In response to:
Book-Burning from the September 28, 1967 issue
To the Editors:
Readers of NYR may remember that I complained to Senator Robert Kennedy about the seizure and threatened burning by Customs of a Cuban-manufactured book that my son had bought at Expo [Sept. 28]. The Senator, despite his interest in the intellectual community, responded routinely. But Congressman Bill Ryan dutifully elicited an explanation from Lester Johnson of the Treasury Department who elicited an explanation from R. Raymond, District Director of Customs at St. Albans, Vt. I should like to share with readers the body of Mr. Raymond’s letter.
“…The inspector asked Mr. Goodman to abandon the book formally by signing Form 4609, Notice of Abandonment and Assent to Forfeiture of Prohibited Merchandise and Certificate of Destruction. Mr. Goodman refused to execute this form unless the word ASSENT was crossed out. The port director then permitted him to execute the form with the title thus altered and when this was done he noticed that a copy of the form had been made when a sheet of carbon paper, through an inadvertence, had been inserted in the pad under the first sheet. Because there is no provision for furnishing a copy of the form to a person executing it, the port director then threw the unwanted copy into the waste basket and not on the floor as stated in the letter. [Nay, he did throw it on the floor!]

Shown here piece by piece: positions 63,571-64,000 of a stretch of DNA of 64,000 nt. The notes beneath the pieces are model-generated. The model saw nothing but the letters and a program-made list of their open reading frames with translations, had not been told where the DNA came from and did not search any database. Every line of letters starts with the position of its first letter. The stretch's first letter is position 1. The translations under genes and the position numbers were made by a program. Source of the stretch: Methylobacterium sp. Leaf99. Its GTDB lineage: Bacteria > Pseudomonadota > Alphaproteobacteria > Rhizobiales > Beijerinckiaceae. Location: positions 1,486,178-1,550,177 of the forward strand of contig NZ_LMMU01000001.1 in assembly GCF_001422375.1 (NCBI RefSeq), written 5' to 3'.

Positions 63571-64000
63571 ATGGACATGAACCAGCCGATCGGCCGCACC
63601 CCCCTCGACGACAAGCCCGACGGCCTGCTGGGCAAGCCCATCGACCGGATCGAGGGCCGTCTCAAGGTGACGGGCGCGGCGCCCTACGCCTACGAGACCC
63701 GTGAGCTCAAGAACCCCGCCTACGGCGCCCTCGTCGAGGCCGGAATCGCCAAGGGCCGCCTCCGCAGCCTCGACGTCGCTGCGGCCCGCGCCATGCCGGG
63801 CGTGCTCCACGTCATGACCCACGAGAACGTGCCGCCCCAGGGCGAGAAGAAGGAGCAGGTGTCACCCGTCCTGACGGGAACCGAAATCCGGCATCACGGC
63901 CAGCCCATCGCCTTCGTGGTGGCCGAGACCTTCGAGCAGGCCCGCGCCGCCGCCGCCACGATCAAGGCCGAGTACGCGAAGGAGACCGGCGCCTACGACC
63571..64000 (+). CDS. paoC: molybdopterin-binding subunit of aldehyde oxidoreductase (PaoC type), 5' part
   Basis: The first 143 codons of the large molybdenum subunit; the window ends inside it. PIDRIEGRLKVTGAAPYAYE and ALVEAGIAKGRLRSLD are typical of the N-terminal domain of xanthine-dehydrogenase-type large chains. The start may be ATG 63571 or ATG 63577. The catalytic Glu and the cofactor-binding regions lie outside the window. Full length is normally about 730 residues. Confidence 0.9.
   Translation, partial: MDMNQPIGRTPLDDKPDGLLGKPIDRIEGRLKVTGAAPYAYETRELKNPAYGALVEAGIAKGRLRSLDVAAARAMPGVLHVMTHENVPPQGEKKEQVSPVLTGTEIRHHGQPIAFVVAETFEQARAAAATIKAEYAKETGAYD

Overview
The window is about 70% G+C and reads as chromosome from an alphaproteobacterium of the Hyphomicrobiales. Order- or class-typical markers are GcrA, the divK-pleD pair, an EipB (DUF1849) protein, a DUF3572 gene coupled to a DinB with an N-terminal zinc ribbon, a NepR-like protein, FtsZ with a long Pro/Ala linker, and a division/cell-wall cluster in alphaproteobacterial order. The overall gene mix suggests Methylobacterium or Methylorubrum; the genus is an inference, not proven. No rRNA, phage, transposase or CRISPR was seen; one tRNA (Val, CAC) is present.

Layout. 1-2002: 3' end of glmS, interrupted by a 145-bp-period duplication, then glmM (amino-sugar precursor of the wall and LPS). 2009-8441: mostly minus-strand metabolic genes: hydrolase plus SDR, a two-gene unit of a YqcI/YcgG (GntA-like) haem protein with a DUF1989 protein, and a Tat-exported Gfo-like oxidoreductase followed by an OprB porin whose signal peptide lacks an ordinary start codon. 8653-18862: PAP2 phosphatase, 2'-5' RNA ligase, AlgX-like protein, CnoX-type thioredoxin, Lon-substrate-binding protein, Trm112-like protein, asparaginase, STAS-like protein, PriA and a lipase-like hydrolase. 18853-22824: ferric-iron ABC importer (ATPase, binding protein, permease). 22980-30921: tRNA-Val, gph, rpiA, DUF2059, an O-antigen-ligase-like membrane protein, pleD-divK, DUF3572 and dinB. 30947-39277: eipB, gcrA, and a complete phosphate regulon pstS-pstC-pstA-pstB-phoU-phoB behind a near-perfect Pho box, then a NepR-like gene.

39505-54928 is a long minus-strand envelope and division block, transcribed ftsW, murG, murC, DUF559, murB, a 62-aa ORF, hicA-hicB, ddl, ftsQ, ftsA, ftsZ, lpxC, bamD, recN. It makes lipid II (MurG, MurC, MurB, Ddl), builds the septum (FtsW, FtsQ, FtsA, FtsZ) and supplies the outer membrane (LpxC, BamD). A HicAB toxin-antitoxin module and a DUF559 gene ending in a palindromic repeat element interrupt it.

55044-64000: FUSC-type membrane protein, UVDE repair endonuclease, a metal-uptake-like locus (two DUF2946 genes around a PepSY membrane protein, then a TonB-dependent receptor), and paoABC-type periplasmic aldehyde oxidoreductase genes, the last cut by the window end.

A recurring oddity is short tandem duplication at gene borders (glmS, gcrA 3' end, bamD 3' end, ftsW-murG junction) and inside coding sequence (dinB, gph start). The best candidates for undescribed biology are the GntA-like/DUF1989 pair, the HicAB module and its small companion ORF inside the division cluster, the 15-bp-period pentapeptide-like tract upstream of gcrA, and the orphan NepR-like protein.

“As for the statement that he might have the course Mr. Goodman’s son was taking at Cornell University, in connection with which the book was to be used, investigated, the inspector acknowledges that he may have made such a statement, but, if he did, that it was said in a joking way.
“We feel that this incident was caused, indirectly, by our customs’ officers’ insistence that Mr. Goodman execute the above-mentioned form which, to him, was tantamount to his assenting to the destruction of the book. We wish to state that, previous to this incident, we had informed our supervisory personnel that use of Form 4609 was not appropriate in cases such as this because articles of Cuban origin were not absolutely prohibited by law and that the importation to them was restricted to the extent that a license to import was required. While we have no knowledge that Foreign Assets Control has ever issued a license for articles of Cuban origin in a case such as this, we feel we have no right to presume that they would not issue one in a particular case. In other words we believe we always have to recognize the possibility that one may be issued…. With a better understanding of these instructions, they would not have insisted on Mr. Goodman’s executing the Assent to Forfeiture. [That is, “Say nothing, offer nothing to sign, and the guy will almost certainly do nothing. If he happens to complain, we are covered by saying we are waiting for him to apply for a license to Foreign Assets Control, which has never had such an application and probably wouldn’t grant it anyway.”]
“The remark the inspector is reported to have made concerning the possibility of an investigation of a course being taken by Mr. Goodman’s son at Cornell University was most unfortunate. The seriousness of it has been fully impressed on this inspector by his supervisor and we are confident that he now fully realizes that such attempts at humor should never be made by a customs employee.”
I shall now apply for a license to Foreign Assets Control and try to get my book back. It will not be burned for another nine months.
New York City
December 7, 1967